Why can't we treat phone spam like email spam?

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This article appeared in the September/October 2019 issue of CRN magazine.

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Why can't we treat phone spam like email spam?

COMMENT  |  We’ve pretty much got email spam solved. If you take the time to choose your email provider wisely, most of us hardly see any email spam these days, unless we dig into the spam folder looking for that one item that was accidentally parked there even though it was legit. Sure, there are those who persist with legacy, free email providers who just leave the floodgates open, but for most of us, spam isn’t a thing anymore.

Today, I’d like to talk about phone spam, which has reached epic proportions, as I am sure you are all aware.

It used to be easy to spot phone spam before you answered the call. Weird numbers from countries you’d never heard of. Or ‘private callers’ you could safely ignore, except for that one friend who refused to stop wearing the tinfoil hat, and forced you to answer all the spam calls just in case it was them.

Or the only other genuine private caller, the Telstra account overdue robocall thing. But Rabid has a theory on that. They hope you won’t answer, so they can legitimately slap another $15 late payment on your account, and claim “we tried to contact you”. Like Telstra can’t manage to put a caller ID on a phone call. Ahem.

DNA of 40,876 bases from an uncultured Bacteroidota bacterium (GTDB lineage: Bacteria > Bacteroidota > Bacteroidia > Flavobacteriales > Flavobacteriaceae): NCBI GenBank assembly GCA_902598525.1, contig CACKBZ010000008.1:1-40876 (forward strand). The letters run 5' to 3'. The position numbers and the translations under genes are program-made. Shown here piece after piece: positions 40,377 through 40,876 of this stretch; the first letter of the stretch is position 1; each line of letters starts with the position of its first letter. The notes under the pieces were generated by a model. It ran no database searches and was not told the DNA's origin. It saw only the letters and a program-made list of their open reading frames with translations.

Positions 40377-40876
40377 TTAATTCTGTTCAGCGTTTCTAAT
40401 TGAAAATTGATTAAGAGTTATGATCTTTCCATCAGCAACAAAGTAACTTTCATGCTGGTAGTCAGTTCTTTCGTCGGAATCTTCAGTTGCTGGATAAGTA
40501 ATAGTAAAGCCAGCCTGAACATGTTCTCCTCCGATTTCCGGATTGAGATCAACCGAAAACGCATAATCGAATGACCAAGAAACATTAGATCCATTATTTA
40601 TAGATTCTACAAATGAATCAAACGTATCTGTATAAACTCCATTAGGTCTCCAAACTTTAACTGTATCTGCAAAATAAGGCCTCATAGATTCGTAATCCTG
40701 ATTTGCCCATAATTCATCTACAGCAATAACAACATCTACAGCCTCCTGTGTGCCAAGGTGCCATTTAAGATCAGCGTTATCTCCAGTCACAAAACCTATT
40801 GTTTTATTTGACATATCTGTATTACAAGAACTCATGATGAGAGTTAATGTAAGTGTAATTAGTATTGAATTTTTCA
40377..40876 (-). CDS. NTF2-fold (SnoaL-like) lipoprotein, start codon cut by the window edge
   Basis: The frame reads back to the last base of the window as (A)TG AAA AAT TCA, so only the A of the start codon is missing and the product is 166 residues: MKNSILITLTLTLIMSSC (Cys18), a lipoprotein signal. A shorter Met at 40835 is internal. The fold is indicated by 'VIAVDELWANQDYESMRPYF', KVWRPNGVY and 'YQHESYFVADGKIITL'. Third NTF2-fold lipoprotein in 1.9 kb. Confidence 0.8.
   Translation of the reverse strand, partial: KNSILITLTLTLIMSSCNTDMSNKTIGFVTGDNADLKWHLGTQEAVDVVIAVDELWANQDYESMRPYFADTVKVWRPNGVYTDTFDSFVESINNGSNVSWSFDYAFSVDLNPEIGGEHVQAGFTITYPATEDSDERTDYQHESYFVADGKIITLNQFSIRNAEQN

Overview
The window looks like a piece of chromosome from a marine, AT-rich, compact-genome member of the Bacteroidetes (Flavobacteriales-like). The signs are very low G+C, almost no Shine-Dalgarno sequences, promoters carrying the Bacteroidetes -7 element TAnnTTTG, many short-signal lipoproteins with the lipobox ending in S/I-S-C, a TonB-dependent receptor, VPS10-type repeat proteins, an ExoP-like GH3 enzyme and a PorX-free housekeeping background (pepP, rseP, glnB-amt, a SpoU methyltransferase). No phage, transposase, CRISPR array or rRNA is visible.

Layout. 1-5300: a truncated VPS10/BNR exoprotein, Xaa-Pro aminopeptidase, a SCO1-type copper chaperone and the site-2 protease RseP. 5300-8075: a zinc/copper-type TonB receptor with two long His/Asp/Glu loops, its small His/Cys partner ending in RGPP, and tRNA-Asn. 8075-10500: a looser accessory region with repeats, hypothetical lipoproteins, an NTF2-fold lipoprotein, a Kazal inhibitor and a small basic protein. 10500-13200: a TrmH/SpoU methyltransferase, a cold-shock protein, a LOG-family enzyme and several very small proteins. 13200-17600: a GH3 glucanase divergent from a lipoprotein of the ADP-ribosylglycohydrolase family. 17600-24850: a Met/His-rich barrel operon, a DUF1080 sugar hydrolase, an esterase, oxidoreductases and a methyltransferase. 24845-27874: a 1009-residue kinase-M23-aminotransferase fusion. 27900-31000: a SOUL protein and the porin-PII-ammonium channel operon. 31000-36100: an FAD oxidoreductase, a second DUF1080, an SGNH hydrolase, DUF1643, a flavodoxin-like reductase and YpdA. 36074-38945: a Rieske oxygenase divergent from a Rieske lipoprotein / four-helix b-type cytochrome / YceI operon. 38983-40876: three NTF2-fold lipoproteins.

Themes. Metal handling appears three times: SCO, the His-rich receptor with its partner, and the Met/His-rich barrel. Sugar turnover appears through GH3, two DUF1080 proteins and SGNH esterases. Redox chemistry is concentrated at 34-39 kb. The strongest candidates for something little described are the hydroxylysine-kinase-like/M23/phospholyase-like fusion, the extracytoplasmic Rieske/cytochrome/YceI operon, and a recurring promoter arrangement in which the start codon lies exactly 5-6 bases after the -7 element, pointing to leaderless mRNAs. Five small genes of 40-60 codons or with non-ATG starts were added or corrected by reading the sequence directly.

But now, the spam calls come with mobile phone caller IDs, and lately, landline caller IDs with the same first four digits as everyone else in your suburb. And call me a conspiracy theorist, but this practice seems to have escalated along with the rollout of the NBN. Nah, must be a coincidence.

And now, phone spam is more likely than not a robocall, so you don’t even get the luxury of barking expletives at the poor third-world operative trying to earn a few dollars to buy food. Nope. Now it’s “Hello, this is the (ATO/nbn/Telstra/power company) and we are going to (disconnect you/sue you/jail you/kidnap your children) if you don’t press 1 and send us all your money”.

Of course, that’s the actual spam calls, not the silent spam call that’s just establishing what time of day you will actually answer the phone. The silence is there to listen for the beep, to make sure you’re really at home and not an answering machine. Gotcha! We’ll call again soon and ask for the iTunes cards.

Can everyone out there in telco land just hand their phone network off to Google or one of the other email behemoths? Those companies have already got their spam filters fine-tuned. Gotta be a market opportunity there for some entrepreneur.

Rabid’s spam stopper is more of a DIY solution. We’ve rented a virtual PBX with Interactive Voice Response (IVR for you nerds out there).

“Hello, thank you for calling Rabid Reseller. If you are a real person and would like to speak to Rabid please press 1. If you are a spammer or robocaller, and deserve to die in a ditch, please press 2.”  Those robots just can’t figure out how to press 2.

Works almost every time!

Gotta go! That one friend with a blocked number is calling again. I think….  

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